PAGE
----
And "European Community" was, as from 1993 (Maastricht Treaty), the official term for what used to be the EEC. Here is a Wikipedia article in Dutch with a neat diagram: http://nl.wikipedia.org/wiki/Europese_Gemeenschappen

Christian

Figleaf

Wiki says you are right, which is impossible :) Let me explain.

When I was a civil servant, which is admittedly a long time ago, there was an unwritten list of words and expressions only young new entrants and other uneducated people would use. The English sub-section of that list included America (unless one meant the whole continent, of course), England (unless one was referring to the proper part of the United Kingdom, of course) his/her majesty (unless addressing same, of course), William the third, interpreter, Common market, European Community, shall, must, demand and any verb already employed in the same sentence (no exceptions allowed, of course.)

I may not remember correctly, which is impossible, because civil servants never make a mistake, or the old mandarins got something wrong which is equally impossible because old mandarins cannot possibly be wrong AND they are by their nature civil servants. Therefore, I shall continue to shiver when I read any of the uneducated terms. So there.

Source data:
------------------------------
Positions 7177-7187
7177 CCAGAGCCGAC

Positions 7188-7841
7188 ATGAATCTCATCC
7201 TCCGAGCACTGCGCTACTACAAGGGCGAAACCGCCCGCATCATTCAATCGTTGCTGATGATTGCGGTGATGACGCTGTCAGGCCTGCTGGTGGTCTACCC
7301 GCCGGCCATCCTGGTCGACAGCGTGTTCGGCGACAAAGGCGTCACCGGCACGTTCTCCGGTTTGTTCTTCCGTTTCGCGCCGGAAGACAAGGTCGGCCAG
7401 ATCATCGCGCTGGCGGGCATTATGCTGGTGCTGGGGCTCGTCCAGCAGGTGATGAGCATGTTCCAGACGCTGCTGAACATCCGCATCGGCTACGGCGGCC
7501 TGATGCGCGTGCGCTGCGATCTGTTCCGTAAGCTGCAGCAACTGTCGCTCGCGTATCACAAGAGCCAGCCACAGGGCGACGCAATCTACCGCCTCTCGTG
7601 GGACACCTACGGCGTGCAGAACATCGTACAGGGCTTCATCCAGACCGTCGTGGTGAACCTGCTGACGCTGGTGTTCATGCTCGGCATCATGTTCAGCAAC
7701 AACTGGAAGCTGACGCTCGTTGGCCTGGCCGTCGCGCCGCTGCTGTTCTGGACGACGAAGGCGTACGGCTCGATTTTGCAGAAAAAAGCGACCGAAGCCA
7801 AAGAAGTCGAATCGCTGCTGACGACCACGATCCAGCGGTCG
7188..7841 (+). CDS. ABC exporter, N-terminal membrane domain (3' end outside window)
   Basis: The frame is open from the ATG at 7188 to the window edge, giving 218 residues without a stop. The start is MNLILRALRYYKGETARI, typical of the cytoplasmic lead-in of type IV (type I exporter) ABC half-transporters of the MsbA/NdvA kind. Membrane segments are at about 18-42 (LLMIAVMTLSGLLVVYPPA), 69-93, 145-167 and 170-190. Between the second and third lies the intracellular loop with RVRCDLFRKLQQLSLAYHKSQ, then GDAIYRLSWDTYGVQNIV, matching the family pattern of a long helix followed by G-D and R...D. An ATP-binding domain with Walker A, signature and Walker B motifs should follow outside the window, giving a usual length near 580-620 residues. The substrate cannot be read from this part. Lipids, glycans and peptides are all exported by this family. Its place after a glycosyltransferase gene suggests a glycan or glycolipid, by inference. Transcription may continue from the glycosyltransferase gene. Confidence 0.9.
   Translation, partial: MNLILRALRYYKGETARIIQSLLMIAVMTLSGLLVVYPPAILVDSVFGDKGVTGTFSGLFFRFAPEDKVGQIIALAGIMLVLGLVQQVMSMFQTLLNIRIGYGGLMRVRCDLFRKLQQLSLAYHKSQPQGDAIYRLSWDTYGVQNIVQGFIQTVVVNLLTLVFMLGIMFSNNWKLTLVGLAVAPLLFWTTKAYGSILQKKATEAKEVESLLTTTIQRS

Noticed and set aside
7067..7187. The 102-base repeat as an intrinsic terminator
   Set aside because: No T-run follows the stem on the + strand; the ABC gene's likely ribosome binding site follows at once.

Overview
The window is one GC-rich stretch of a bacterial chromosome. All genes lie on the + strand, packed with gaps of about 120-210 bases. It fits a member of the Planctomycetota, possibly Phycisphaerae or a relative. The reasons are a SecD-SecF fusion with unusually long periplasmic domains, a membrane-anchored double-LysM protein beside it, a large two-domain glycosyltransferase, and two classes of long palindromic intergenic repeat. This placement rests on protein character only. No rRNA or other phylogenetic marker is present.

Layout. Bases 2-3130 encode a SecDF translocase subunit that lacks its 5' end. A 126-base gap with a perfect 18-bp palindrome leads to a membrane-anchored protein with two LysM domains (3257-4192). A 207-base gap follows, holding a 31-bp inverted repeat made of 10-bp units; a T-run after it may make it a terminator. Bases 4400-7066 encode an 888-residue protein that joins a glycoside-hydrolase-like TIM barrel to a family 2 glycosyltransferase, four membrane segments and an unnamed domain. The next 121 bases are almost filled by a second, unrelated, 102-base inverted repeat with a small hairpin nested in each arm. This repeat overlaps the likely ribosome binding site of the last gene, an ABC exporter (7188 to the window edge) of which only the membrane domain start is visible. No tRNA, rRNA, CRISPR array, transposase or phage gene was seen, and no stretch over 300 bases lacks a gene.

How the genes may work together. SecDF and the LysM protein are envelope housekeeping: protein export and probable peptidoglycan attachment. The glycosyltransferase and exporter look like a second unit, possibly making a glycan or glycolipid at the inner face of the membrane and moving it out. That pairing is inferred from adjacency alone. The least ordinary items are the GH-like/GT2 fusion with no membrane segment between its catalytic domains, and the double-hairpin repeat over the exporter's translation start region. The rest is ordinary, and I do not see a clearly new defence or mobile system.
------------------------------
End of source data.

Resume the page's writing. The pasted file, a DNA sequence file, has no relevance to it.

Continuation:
Peter
An unidentified coin is a piece of metal. An identified coin is a piece of history.

chrisild

From my experience, "Common Market" (undoubtedly informal) was primarily used by those who wanted to emphasize that the EECECEU :) is nothing but that - some kind of customs area maybe. As for the other terms ... if only that was the most confusing aspect when it comes to EUrope, hehe.

In colloquial language, even newspapers and such, it is OK in my opinion to use pars pro toto as well as totum pro parte terms: "Washington" or "America" when referring to the US government, "Brussels" or "Europe" when referring to the European Commission. But the word "Europe" on that particular 50p design would not have been appropriate, I think.

Christian

Figleaf

Here's another dear memory. I once got a chewing out for not assuming that the person I was giving information to already knew what I was telling him. I should have used "as you know" at least once. As you know, this continues to haunt me. :)

Peter
An unidentified coin is a piece of metal. An identified coin is a piece of history.

<k>



Robert Elderton (left) with Richard Guyatt (right) in 1980.

Mr Guyatt designed the reverse of the UK 25p coin to commemorate the Queen Mother's 80th birthday in 1980.



UK EEC 50p sketch-Richard Guyatt.jpg

Richard Guyatt submitted this design to the Royal Mint for consideration.

Some liked it, some did not, but ultimately it was not chosen.
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<k>

UK EEC 50p sketch-Paul Vincze-.jpg



UK EEC 50p sketch-Paul Vincze.jpg


Paul Vincze submitted these two designs.

They were criticised for being staid and, too old-fashioned.

And the cornucopia emphasised the material benefits of membership.
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FosseWay

I'm surprised no critics added "too French" to the list of problems with the second one. The reverse is strongly reminiscent of the Fourth Republic 1- and 2-franc coins.